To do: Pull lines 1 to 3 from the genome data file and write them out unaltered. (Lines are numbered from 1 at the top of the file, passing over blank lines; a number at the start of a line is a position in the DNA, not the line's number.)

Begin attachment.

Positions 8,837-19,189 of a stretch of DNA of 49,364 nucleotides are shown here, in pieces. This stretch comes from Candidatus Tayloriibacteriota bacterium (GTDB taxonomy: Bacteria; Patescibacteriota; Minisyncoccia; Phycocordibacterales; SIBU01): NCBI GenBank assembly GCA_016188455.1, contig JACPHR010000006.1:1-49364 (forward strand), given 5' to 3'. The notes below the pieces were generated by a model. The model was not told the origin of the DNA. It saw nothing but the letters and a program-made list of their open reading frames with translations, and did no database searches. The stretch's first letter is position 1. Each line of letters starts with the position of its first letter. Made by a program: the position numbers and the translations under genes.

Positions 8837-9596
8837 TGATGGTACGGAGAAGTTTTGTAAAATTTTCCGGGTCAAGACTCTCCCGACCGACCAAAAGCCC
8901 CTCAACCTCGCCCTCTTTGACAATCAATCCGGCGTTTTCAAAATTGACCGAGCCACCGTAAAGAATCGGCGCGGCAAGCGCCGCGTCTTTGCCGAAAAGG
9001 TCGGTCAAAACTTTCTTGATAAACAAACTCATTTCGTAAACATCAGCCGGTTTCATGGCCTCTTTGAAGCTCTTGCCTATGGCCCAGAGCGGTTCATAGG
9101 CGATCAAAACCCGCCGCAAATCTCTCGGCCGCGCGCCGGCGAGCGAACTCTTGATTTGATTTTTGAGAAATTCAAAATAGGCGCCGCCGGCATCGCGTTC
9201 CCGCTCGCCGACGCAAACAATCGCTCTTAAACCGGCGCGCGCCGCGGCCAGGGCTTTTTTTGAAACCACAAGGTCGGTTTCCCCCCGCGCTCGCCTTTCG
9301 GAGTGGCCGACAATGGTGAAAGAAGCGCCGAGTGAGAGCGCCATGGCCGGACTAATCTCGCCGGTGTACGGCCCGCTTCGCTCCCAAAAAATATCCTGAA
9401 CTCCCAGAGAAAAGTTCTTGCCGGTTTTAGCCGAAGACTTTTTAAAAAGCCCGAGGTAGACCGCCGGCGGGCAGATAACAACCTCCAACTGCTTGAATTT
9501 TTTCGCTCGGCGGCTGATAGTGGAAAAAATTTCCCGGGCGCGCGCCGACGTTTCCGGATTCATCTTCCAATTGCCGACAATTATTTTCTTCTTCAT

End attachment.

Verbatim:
Positions 8,837-19,189 of a stretch of DNA of 49,364 nucleotides are shown here, in pieces. This stretch comes from Candidatus Tayloriibacteriota bacterium (GTDB taxonomy: Bacteria; Patescibacteriota; Minisyncoccia; Phycocordibacterales; SIBU01): NCBI GenBank assembly GCA_016188455.1, contig JACPHR010000006.1:1-49364 (forward strand), given 5' to 3'. The notes below the pieces were generated by a model. The model was not told the origin of the DNA. It saw nothing but the letters and a program-made list of their open reading frames with translations, and did no database searches. The stretch's first letter is position 1. Each line of letters starts with the position of its first letter. Made by a program: the position numbers and the translations under genes.

Positions 8837-9596
8837 TGATGGTACGGAGAAGTTTTGTAAAATTTTCCGGGTCAAGACTCTCCCGACCGACCAAAAGCCC